Molecular Diode Breakthrough: A New Era for Plastic?

Eindhoven, Netherlands: Scientists from the Dutch University of Groningen and Philips Research have fabricated arrays of molecular diodes on standard substrates with high yields. The 1.5mm molecular diodes are suitable for integration into standard plastic-electronics circuits.

Based on construction principles known as molecular selforganisation, molecular electronics is a promising new approach for manufacturing electronics circuits in addition to today’s conventional semiconductor processing.

Molecular electronics can be regarded as the next evolutionary stage for plastic electronics. Molecular electronics holds the potential to fabricate elements for electronics circuits with functionality that’s embedded in just a single layer of molecules.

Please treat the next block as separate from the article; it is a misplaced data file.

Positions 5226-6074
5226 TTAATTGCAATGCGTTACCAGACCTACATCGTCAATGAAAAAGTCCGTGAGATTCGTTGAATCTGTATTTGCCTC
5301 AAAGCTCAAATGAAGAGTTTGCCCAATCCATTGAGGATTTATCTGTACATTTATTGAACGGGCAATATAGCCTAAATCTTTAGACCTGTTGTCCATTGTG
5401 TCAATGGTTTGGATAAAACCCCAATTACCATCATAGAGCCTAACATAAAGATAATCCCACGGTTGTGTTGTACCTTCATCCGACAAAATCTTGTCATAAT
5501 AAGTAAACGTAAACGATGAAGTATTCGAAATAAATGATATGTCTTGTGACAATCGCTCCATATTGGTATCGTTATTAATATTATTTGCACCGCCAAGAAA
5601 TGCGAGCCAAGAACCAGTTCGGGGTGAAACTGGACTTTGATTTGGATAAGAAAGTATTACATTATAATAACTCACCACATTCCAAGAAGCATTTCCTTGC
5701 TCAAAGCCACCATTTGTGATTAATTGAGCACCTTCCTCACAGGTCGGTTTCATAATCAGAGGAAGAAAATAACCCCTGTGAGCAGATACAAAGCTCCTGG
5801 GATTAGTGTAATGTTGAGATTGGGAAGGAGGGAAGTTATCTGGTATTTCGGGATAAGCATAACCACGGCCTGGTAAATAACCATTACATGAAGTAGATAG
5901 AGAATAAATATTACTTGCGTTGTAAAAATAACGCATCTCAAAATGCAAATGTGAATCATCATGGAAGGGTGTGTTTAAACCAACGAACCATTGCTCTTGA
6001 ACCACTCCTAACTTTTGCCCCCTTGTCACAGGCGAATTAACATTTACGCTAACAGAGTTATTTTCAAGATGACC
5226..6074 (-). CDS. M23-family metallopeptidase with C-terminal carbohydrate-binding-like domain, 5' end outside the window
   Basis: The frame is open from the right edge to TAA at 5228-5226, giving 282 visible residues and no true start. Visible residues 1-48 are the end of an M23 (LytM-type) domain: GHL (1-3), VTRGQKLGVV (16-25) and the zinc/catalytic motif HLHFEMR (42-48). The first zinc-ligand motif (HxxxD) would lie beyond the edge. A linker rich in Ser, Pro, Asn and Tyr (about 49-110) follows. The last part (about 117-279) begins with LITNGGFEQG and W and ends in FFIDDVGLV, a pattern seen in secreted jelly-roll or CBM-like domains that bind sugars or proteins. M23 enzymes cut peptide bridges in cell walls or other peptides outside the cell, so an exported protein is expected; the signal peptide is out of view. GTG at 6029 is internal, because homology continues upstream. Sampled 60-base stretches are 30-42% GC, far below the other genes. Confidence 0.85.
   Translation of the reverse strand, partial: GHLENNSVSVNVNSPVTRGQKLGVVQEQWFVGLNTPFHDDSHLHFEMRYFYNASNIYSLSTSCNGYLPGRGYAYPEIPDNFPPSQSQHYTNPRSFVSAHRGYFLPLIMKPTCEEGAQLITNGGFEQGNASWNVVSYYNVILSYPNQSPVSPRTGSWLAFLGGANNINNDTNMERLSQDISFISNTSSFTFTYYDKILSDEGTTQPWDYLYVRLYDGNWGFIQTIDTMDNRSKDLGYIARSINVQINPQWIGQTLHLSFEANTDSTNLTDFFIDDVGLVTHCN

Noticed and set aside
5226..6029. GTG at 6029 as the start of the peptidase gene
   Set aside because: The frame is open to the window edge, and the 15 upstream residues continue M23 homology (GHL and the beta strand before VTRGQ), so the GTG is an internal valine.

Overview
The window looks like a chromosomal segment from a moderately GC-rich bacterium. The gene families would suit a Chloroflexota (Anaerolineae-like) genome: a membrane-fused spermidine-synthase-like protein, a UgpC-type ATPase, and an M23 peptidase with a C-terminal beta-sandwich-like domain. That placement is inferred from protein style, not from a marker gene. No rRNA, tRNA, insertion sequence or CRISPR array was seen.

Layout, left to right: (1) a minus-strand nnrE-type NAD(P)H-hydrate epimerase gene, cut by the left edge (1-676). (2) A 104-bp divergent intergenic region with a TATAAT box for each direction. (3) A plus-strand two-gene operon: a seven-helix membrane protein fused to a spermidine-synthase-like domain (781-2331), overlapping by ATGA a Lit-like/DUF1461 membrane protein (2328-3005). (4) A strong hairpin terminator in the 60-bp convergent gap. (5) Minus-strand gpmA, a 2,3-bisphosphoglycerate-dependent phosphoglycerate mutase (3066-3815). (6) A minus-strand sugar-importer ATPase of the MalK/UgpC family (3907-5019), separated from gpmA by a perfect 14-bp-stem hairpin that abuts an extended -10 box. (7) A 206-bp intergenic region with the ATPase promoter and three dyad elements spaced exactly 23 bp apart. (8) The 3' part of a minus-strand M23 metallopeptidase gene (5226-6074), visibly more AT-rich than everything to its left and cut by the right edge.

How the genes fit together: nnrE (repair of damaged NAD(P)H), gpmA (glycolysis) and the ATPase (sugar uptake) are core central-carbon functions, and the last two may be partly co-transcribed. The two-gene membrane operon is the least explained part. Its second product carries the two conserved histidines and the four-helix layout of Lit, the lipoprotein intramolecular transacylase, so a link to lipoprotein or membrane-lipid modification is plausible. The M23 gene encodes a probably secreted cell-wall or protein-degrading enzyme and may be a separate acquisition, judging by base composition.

Instead of using photolithography or printing techniques to etch or print nanoscale circuits, molecular electronics can be engineered to use organic molecules that spontaneously form the correct structures via selforganisation.

Well-defined, molecular-electronics- based diodes can only be made when the molecules are sandwiched between two metallic electrodes. To this end, functional molecules spontaneously form a densely packed monolayer on the bottom electrode.

The technology developed by the research team uses monolayers confined to predefined holes in a polymer, which is applied on top of the bottom electrode. The key to their success is the deposition of an additional plastic electrode layer onto the monolayer prior to the deposition of the metallic electrode. The plastic electrode protects the monolayer, and as such, enables a nondetrimental deposition of the gold electrode.

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